Relying on grant money that seemed to grow on trees before the Great Recession hit around 2008, Henry guided an inventory of the city’s trees and helped create an urban forestry task force that eventually increased the city’s tree canopy — the coverage of trees, limbs and leaves as viewed from above — from 32% to 48%. The U.S. Department of Agriculture calls 40% coverage a healthy urban canopy.
In recent years, parks and recreation’s urban forestry team has played a large role in development of the city greenway system, including scores of plantings along the Roanoke River Greenway.
In fact, the city’s urban forestry plan calls trees essential to the city’s economy as Roanoke positions itself as a hub of outdoors recreation.
“Roanoke’s economic future will depend on its perception as a ‘green’ or outdoors city,” the plan states. “Visitors and residents need to see more trees at [c]ity gateways, major corridors, and within public and privately owned parcels.”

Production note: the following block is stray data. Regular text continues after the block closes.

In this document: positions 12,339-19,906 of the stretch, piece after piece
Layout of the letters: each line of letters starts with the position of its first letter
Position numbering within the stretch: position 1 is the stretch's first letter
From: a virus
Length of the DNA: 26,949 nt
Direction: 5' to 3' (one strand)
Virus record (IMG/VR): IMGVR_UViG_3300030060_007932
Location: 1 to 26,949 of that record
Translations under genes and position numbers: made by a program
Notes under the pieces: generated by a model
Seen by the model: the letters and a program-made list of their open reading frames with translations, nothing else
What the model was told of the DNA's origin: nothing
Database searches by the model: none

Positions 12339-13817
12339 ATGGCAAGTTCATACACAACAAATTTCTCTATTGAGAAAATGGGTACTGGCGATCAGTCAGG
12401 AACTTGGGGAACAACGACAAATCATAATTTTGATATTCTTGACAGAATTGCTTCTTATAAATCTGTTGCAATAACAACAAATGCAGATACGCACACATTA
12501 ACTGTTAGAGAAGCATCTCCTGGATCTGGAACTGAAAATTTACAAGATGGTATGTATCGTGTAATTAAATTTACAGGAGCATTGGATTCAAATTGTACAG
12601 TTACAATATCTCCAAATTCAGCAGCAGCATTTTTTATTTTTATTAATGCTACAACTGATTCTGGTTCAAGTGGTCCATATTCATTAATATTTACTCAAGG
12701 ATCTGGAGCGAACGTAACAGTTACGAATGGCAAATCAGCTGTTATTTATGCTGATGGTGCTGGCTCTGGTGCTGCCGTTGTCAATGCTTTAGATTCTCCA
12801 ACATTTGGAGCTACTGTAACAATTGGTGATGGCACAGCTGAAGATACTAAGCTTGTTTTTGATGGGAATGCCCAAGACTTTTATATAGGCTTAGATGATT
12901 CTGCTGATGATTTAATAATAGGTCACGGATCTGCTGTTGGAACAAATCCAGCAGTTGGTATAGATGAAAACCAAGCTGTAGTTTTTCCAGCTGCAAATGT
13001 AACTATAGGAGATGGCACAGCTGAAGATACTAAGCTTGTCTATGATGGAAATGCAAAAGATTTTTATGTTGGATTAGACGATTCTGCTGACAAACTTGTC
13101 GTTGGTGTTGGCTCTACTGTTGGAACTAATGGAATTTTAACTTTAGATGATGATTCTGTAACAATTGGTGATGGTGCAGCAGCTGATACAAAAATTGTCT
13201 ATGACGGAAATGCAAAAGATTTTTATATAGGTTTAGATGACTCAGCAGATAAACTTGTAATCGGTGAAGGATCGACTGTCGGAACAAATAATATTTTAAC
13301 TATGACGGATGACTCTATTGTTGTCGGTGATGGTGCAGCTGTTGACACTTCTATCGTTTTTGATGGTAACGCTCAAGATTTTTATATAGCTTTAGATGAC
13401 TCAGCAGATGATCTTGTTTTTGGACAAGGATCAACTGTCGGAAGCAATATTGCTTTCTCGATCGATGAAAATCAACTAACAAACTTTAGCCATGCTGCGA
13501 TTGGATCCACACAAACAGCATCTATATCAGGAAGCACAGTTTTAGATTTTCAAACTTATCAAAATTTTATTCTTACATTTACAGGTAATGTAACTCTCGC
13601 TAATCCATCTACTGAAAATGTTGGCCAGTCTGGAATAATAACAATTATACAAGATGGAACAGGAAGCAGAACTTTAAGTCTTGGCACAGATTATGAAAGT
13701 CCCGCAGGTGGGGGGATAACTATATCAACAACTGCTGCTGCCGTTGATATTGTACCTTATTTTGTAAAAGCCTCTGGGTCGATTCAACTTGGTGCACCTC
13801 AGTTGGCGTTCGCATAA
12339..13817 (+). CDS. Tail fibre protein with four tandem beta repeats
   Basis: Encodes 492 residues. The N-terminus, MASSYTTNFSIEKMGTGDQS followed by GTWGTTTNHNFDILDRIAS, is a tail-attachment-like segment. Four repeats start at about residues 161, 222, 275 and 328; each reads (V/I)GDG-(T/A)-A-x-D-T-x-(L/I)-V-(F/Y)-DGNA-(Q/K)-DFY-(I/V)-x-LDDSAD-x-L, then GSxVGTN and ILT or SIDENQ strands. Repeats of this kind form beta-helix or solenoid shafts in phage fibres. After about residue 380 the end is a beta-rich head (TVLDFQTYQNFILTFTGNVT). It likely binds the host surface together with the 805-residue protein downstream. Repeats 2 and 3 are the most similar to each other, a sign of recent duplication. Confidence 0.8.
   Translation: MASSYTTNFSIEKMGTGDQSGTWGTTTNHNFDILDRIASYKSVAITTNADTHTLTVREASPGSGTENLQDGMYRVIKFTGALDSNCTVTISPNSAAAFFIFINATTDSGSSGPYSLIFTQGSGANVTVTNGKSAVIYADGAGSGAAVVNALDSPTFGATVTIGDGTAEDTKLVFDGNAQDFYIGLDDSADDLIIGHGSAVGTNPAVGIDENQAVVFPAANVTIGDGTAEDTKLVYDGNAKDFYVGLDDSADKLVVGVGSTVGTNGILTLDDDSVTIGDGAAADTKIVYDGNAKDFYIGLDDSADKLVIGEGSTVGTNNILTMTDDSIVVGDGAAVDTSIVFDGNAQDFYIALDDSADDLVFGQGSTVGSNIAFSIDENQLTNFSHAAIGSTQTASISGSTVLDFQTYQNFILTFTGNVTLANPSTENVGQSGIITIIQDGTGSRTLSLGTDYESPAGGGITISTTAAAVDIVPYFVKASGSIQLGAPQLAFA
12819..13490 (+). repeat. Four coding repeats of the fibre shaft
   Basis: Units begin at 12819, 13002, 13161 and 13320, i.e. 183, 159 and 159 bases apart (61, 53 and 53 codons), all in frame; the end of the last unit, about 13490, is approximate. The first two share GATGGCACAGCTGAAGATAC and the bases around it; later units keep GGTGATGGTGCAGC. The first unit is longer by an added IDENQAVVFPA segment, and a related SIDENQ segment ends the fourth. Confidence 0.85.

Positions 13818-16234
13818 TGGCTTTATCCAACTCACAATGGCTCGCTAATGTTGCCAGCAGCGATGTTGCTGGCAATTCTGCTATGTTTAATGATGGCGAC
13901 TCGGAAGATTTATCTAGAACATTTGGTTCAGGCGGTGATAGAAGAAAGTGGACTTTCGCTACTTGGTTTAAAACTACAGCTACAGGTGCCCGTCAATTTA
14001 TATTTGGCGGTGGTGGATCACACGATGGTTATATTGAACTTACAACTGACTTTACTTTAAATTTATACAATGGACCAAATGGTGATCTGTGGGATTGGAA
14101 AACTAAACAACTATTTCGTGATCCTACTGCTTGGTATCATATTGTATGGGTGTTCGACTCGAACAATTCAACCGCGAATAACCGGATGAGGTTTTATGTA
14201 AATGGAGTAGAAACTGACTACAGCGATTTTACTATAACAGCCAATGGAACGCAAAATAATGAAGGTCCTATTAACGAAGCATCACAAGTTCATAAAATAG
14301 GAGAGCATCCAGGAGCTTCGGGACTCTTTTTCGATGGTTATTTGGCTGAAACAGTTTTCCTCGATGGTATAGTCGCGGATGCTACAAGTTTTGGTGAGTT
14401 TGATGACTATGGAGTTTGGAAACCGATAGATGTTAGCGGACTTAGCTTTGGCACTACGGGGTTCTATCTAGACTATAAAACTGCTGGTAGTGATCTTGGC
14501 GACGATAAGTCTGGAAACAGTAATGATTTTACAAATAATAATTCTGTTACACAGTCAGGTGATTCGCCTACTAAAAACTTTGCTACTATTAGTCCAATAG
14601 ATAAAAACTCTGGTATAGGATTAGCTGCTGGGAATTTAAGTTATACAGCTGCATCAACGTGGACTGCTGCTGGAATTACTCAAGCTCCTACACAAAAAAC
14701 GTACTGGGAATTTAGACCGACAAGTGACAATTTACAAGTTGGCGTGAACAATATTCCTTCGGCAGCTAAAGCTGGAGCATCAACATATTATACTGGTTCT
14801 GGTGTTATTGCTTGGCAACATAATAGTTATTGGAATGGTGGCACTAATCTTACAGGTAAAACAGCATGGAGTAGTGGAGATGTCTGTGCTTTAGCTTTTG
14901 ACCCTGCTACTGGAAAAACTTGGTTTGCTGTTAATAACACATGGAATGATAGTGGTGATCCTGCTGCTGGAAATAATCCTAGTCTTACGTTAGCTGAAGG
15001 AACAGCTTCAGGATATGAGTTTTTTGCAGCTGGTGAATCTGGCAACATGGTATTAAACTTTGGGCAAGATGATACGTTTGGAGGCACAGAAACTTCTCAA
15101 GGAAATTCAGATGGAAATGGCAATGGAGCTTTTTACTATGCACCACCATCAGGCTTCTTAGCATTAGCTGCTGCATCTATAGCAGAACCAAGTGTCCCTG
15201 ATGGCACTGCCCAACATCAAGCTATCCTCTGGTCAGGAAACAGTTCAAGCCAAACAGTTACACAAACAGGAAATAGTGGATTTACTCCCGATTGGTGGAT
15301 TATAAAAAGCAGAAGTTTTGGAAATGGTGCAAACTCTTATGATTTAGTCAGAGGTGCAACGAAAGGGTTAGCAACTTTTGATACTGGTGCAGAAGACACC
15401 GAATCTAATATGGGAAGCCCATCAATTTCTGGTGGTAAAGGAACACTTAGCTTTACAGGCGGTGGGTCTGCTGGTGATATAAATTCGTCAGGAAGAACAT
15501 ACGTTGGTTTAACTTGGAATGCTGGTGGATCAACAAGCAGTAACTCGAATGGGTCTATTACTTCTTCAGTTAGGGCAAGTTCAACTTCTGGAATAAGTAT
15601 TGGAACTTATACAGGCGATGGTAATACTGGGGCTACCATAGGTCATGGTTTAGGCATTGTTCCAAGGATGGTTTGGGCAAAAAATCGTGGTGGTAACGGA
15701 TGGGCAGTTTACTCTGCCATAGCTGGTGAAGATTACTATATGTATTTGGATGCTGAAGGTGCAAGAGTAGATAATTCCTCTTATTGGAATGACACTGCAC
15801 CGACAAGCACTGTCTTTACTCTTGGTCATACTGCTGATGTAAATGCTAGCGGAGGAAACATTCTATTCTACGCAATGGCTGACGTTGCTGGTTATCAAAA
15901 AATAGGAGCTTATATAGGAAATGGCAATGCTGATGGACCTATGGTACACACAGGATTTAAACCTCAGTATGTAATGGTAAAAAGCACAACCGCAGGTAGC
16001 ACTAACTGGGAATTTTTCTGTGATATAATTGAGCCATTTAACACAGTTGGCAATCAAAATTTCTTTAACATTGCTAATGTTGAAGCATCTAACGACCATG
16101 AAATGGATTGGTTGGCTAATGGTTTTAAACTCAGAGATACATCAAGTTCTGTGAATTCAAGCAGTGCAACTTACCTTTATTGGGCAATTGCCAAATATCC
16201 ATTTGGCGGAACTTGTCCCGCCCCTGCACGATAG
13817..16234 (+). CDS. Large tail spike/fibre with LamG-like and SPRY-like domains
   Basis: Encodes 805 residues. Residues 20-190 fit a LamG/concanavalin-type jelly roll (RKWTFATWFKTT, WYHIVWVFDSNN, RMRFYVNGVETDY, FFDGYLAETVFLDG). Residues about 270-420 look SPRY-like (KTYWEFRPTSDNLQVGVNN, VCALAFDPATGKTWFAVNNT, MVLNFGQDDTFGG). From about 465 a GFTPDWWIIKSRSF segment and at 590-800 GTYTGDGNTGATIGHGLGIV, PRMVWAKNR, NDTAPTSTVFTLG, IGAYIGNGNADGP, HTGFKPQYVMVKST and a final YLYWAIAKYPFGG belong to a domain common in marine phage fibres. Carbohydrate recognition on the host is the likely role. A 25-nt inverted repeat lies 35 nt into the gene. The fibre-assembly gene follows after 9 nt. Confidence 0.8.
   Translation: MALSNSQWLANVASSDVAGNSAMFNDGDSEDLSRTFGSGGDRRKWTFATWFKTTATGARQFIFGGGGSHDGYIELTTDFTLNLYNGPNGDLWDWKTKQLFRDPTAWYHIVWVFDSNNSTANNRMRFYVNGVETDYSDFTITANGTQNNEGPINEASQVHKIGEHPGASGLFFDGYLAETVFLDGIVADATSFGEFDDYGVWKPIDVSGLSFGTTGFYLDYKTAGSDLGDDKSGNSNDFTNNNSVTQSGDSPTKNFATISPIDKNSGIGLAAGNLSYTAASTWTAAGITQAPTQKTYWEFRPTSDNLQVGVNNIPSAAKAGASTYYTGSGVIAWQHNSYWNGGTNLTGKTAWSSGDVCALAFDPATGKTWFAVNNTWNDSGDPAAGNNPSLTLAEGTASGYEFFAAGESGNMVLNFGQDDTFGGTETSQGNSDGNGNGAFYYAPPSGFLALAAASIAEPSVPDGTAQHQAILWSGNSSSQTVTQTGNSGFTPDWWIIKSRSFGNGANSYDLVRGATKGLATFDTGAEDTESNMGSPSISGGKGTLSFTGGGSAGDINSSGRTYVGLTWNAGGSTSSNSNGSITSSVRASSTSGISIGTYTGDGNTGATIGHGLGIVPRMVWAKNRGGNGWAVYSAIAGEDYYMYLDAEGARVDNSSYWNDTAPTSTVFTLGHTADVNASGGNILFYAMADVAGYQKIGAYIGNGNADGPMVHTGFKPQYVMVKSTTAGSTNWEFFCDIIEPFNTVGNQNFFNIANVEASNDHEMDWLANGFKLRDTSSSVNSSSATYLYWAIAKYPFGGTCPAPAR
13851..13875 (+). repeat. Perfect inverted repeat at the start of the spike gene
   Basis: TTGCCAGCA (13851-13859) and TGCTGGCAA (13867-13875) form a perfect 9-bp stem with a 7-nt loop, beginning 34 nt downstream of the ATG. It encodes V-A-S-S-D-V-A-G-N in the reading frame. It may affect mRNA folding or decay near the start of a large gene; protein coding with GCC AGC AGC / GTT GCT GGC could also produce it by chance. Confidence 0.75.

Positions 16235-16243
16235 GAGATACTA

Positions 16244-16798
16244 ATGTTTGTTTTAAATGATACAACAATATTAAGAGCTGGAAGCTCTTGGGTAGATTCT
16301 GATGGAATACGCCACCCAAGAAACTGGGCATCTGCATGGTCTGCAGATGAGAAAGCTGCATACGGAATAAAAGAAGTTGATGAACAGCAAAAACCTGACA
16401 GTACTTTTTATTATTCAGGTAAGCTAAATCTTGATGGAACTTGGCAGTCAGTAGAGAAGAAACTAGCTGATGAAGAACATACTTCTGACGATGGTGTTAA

“He had a lot of influence over the Roanoke River Greenway,” Liz Belcher, the city’s greenways coordinator, said of Henry’s handiwork along the paved trails. “That included picking species that would survive and look good. He spent his career beautifying Roanoke. He’s a great guy and a person who also gave you straight talk.”
Tall and easygoing, Henry is a guy who loves to talk about trees and his job.
“I look at trees as a community, in concert together,” he said. “A walk in the woods is my favorite outing. I can spend as much time looking at a tree rotting on the ground as one standing next to it.”
Henry, 60, first worked for a Roanoke tree-care company after graduating from Virginia Tech with a forestry degree in 1982. He had grown up in Duchess County, New York, near Poughkeepsie in the Hudson Valley, where he spent many youthful days hiking and camping in the woods.
“I didn’t know what I wanted to be when I grew up,” said Henry, the first member of his family to attend college. “So I just thought about what interested me and moved in that direction. Nobody had heard of Virginia Tech where I lived. Back in those days, I found out about it by reading a trade journal.”
When Henry sought Roanoke’s urban forester job in 1989, his boss at the tree company could not understand why the young man wanted to leave the business world for a job caring for trees growing among pavement and concrete. Henry saw it as a chance to shape a landscape.